APD withholds information from other agencies - WALB.com, South Georgia News, Weather, Sports

APD withholds information from other agencies

July 26, 2007

Albany  -- The Albany Police Chief blocked access to investigative reports from the very office that prosecutes those cases.

Through open records requests,  WALB learned that APD banned investigators, attorneys, and victims advocates at the District Attorney's office from viewing case files. Documents also show the D.A.'s sometimes did not get police reports within 30 or even 90 days.

That could result in defendants being set free on bond, because they weren't indicted in quickly enough. This information comes on top of communication problems with the SWAT team that records show were first brought to the Albany Chief's attention months ago.    

Exactly how bad are the communication problems between the Albany Police department and other law enforcement agencies? Apparently, recent problems with SWAT aren't the only issues that are cause for concern.

The failure to communicate is not new. In January of this year, D. A. Ken Hodges was notified that his office was no longer able to computer access critical APD police reports.  "The access was cut off by APD unilaterally, without any consulting with us about what would happen," said Hodges.

As addressed in a memo to Hodges by one of his employees, the system is essential to the D. A.'s office, and necessary to identify how many times a defendant had been arrested or accused of a particular crime.

It's also necessary to locate transient witnesses and to access reports that have not been provided to the D.A.'s office in a timely manner by officers. If they aren't indicted within 90 days, per Georgia law, they're entitled to bond.  "I can't think of a valid reason why any law enforcement agency would block the district attorney's office from having access to these files in a pending investigation," the district attorney says.

That access was later restored, after Hodges met with City Manager Alfred Lott.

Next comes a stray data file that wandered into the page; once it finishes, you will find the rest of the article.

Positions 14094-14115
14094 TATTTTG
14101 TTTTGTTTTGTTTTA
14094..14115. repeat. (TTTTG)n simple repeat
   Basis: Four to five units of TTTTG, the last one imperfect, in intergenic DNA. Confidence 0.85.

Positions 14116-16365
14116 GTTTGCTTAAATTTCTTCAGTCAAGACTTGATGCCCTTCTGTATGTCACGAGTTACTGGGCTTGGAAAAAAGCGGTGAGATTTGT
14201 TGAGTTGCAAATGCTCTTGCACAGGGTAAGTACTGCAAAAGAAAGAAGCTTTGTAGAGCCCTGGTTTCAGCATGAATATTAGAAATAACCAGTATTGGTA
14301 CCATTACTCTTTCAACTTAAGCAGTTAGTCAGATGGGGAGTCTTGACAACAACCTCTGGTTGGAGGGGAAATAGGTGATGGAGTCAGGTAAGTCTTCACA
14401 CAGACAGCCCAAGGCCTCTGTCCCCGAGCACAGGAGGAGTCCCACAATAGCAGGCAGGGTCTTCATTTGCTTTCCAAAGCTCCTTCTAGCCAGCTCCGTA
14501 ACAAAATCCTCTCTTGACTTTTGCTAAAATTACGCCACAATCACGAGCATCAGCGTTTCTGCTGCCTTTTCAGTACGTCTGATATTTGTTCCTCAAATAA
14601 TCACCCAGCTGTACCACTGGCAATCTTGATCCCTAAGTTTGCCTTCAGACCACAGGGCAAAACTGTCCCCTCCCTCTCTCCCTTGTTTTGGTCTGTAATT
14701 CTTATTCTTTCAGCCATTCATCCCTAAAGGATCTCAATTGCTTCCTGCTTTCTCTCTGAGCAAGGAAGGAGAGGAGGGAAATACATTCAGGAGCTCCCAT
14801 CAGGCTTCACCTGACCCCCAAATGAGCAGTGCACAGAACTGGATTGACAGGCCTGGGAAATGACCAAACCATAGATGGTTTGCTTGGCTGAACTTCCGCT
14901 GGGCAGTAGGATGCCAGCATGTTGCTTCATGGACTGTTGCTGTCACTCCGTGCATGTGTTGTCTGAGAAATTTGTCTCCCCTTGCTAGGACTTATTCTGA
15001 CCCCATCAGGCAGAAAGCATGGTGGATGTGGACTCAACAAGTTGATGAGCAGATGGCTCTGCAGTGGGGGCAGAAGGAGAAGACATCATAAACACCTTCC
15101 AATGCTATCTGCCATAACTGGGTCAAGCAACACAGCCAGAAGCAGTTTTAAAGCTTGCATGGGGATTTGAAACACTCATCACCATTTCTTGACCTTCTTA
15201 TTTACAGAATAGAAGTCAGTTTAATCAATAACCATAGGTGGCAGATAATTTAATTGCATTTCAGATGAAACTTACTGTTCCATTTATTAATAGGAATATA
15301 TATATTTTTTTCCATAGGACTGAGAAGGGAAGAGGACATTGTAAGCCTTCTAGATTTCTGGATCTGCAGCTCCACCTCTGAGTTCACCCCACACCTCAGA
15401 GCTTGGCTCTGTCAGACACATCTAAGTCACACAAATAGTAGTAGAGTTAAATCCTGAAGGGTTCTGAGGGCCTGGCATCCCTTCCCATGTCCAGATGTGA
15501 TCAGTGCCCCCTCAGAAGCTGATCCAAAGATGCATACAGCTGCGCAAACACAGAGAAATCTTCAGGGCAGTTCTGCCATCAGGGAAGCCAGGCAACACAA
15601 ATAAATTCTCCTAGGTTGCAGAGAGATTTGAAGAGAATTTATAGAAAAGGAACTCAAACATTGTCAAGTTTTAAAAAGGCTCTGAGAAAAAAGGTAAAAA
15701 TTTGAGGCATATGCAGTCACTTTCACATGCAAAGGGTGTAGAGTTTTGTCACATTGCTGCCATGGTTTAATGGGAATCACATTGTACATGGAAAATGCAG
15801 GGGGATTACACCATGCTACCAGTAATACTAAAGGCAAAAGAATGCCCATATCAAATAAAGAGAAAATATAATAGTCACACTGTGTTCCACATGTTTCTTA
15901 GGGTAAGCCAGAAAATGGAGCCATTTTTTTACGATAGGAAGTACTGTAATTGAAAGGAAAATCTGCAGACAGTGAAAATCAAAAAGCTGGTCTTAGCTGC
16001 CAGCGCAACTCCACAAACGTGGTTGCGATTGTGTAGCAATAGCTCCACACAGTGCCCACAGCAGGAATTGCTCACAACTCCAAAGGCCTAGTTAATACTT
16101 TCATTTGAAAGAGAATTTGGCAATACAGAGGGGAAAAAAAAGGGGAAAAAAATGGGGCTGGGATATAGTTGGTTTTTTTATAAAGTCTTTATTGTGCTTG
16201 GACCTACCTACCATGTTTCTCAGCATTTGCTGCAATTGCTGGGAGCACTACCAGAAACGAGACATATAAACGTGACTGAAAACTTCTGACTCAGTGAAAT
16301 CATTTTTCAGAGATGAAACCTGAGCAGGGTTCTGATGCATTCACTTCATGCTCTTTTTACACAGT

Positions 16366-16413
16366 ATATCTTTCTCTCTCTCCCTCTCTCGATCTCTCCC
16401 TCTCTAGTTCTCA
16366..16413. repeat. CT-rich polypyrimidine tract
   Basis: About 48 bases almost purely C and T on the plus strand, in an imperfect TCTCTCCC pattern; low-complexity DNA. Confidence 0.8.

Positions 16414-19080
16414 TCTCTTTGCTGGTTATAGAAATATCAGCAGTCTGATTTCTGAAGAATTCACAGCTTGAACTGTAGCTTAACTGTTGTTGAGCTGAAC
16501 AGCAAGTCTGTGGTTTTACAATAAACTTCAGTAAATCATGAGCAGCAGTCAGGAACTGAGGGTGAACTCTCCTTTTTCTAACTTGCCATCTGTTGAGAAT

And then there are concerns over the Albany SWAT team. In May, Hodges sent SWAT commander Mack Green an email asking why two of his investigators were denied the opportunity to try out for the team. "I knew the SWAT numbers were low and I thought that was a public safety issue for both the community and for the officers."

One of those investigators, Billy Byrd, is a 13-year law enforcement veteran, a former Secret Service agent, who served as a firearms instructor and a certified EMT. The other, Jason Armstrong, has seven years in law enforcement, including employment with the Albany Police Department as a training officer.

In an email reply on June 1st, Green told Hodges that Chief Younger would not let those investigators try out.  "I offered both of them to APD to serve on the SWAT team and that offer was denied."

Only after issues with the SWAT team were known, was an invitation extended.  "Once this issue became public, a memo was sent to me indicating that they could try out."

But Hodges says until the problems are resolved, he doesn't want his investigators on the team.  "I opted not to have my men participate in a unit that's going to be controlled by Chief Younger. If we engage in a regional and multi-agency SWAT team, I would certainly reconsider that."

Dougherty County Police Chief Don Cheek says he too has had communication issues with APD Chief Younger for the past year.  "I think it's been an ongoing problem, and there were some issues that I had tried to address from June of last year," Cheek said.

Specifically about SWAT members and policy upgrades.  "It's taken a number of other issues. This policy change we requested, to sit down and talk about policy and inclusion of other agencies, and talk about a different way to structure the team," Cheek said. "I think the more involvement with the more agencies we've got, the better. There is room to build this team back up."

Ken Hodges said that timely information on suspects from police is vital. "If they're not indicted within 90 days, they're entitled to a bond as a matter of law, no matter how horrific their record is, no matter how much of a flight risk they are, no matter how serious the risk is to the community."

The D.A. says citizens need to be engaged. "It will be up to the public and the city commissioners and the city manager. It's ultimately the city manager's call, as to whether the police Chief stays. The public needs to become engaged in the process and if they have concerns at all about public safety, they need to air those concerns. We've got to have cooperation and we've got to have communication."    

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